Introduction to jQuery and jQuery Selectors

Please note that jQuery is dual licensed under the MIT and GPL licenses.

Short History and Current Status

The initial idea of developing a Javascript library that uses Pseudo-CSS Selectors to bind Javascript functions to HTML elements and to manipulate DOM elements using Javascript belongs to Ben Nolan with a library called Behaviour.

John Resig, a developer who was unhappy with Behaviour’s features and syntax, blogged about his compliments about the library in August 2005. He did not provide any working code or demo, however, the idea of him was obviously so cool that most of us are using a library called jQuery that was mentioned within that blog post first.

First stable version of jQuery was released on 26 August 2006 and it is version 1.4.1 as of today and can be downloaded from

Definition of Parts

jQuery consists of two main parts. One of them is being referred as jQuery Core and the other one being jQuery UI.

jQuery Core is the part that implements the selectors feature and is responsible for handling/binding events, DOM manipulation and Ajax.

jQuery UI, on the other hand, handles animations, provides support for effects, themes, widgets, etc. jQuery UI is developed on top of jQuery Core.

You do not necessarily work with jQuery UI to take advantage of using jQuery for development, however, you will find yourself doing that after a while since some of the plug-ins that you may want to use might be requiring jQuery UI library.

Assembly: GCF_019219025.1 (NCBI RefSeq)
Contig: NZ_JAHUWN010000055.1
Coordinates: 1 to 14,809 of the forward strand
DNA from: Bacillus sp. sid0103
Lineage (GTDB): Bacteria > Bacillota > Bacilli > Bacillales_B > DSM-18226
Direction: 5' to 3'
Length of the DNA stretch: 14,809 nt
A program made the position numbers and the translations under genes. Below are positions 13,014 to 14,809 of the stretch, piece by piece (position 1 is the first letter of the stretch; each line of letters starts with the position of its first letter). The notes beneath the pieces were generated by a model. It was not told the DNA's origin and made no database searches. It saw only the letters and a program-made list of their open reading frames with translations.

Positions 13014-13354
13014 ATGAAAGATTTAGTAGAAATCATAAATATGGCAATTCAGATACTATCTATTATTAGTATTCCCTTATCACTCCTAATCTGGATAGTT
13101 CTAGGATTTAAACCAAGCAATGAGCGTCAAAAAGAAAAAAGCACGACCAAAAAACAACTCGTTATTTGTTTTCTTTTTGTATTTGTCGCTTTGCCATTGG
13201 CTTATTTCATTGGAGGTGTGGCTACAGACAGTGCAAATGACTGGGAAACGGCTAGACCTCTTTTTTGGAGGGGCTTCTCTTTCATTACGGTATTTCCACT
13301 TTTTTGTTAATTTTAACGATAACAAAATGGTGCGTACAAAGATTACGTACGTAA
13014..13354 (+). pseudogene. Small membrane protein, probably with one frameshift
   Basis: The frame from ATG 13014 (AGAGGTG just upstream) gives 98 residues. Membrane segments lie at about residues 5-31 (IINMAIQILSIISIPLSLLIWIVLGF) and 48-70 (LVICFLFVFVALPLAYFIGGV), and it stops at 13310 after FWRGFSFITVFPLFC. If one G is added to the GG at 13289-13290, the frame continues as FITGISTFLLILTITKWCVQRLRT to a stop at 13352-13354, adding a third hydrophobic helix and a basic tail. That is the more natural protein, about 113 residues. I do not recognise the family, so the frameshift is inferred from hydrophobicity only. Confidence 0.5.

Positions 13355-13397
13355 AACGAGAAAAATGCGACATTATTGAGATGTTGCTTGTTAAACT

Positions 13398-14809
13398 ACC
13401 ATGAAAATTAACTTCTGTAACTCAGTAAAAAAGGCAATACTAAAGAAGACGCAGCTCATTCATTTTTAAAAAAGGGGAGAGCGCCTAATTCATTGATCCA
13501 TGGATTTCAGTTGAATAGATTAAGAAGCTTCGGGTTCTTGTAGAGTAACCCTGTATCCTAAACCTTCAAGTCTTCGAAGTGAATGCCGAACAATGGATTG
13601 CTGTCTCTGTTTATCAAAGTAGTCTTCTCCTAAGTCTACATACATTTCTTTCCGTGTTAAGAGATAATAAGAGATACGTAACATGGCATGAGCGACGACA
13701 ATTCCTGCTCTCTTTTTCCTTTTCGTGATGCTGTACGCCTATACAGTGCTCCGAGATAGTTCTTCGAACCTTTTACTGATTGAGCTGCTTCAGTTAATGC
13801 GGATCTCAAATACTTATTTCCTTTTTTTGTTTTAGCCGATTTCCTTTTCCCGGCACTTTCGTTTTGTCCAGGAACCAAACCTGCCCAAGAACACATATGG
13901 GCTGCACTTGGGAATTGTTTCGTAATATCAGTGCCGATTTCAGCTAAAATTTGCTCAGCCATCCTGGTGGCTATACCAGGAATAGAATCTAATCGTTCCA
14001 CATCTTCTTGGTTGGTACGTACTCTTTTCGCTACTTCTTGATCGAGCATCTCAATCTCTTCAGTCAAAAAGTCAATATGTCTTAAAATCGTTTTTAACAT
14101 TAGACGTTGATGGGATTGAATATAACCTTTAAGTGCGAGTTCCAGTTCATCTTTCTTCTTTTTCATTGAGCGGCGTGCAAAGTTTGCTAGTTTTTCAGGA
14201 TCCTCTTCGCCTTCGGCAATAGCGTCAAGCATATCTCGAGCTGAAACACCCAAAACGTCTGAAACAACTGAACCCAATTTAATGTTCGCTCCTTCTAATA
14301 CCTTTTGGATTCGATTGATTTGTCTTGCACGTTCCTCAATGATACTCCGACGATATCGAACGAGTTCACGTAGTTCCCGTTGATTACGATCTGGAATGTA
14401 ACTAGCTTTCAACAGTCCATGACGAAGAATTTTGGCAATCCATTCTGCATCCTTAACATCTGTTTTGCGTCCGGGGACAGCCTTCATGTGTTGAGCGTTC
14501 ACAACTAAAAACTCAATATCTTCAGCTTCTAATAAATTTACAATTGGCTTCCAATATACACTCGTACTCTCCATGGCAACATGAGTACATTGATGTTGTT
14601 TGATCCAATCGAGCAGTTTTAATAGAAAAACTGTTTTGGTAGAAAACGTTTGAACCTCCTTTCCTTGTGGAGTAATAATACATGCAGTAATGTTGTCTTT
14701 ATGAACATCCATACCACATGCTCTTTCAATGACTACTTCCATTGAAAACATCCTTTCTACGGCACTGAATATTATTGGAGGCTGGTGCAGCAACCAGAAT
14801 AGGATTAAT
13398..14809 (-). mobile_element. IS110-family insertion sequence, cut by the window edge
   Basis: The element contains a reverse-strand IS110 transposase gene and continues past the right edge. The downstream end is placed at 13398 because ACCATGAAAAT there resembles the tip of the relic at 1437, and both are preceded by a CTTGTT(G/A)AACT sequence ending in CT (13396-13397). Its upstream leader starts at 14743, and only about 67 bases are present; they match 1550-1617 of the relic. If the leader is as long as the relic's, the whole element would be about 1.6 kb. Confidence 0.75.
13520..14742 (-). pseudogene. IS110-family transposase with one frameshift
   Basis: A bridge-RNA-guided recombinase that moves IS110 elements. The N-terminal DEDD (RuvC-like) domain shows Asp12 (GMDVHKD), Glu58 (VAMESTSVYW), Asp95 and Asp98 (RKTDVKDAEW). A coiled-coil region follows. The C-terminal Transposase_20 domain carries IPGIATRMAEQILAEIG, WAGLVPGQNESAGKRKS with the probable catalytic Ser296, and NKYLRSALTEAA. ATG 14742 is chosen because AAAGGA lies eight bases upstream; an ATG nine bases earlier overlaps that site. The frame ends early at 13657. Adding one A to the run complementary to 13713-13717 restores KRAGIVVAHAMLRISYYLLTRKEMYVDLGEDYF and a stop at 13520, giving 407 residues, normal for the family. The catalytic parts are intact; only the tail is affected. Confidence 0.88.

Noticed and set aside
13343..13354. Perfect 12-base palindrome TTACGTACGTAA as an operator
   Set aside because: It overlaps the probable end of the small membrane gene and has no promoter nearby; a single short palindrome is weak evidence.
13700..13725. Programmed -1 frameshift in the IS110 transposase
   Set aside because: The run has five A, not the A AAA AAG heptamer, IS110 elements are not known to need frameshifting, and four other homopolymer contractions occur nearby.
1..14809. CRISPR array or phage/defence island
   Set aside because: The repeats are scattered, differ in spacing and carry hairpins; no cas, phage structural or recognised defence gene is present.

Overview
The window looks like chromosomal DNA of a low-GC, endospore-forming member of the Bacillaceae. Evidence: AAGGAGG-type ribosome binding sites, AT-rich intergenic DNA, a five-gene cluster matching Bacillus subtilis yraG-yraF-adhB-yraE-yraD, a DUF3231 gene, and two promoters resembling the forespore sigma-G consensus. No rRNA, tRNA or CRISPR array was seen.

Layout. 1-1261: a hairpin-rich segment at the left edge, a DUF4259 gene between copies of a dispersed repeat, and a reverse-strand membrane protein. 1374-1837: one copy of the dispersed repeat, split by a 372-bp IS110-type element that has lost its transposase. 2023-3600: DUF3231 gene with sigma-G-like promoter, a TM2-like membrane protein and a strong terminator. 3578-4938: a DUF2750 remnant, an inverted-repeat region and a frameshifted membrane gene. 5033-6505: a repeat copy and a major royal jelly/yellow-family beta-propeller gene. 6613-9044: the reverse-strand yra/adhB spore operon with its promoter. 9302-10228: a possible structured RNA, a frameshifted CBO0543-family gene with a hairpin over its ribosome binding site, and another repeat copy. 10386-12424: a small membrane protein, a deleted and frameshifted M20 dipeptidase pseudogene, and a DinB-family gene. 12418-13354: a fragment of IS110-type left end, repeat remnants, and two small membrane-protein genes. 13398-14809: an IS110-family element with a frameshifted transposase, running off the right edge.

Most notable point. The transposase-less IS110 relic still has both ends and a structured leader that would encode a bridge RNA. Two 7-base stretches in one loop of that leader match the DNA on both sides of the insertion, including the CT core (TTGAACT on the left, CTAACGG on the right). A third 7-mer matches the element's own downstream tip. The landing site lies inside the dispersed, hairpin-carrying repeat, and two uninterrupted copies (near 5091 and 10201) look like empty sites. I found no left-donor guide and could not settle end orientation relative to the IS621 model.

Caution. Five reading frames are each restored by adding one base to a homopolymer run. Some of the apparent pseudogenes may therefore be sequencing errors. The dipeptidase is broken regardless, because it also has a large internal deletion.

Advantages of Using jQuery

Being one of the essentials of web development for many web application and/or HTML developers, jQuery simplifies most of the tasks that you would like to achieve using Javascript with the huge plug-in database and what is more, it takes important problems like cross-browser issues away from your coding pleasure.

We can list the advantages of using jQuery as follows. Please remember that there can be a lot more that I forget to mention.

  • jQuery is cross-browser. Both jQuery Core and jQuery UI supports IE 6.0+, FF 2+, Safari 3.0+, Opera 9.0+ and Chrome. (Please do not forget that 3rd party plug-ins that the community fellows or individuals develop might support some of these browsers and some not.)
  • jQuery supports what you are used to use and upcoming standards. CSS 3, Json, etc.
  • jQuery is extensible. Objects in jQuery can be extended with your own implementations. Yes, in an object oriented way.
  • jQuery is independent. What programming language you use does not matter. Since jQuery is a Javascript library, all it needs is a browser to run. Microsoft supports jQuery by providing jQuery IntelliSense in Visual Studio, even providing the “.js” files within the ASP.NET Web Application project template in Visual Studio 2010. A lot of PHP developers use jQuery as well. Both ASP.NET and PHP developers support the community by developing jQuery plug-ins to be used by other developers.
  • jQuery is open source. You know what you are working with and you can dig into the code if you need to debug some stuff.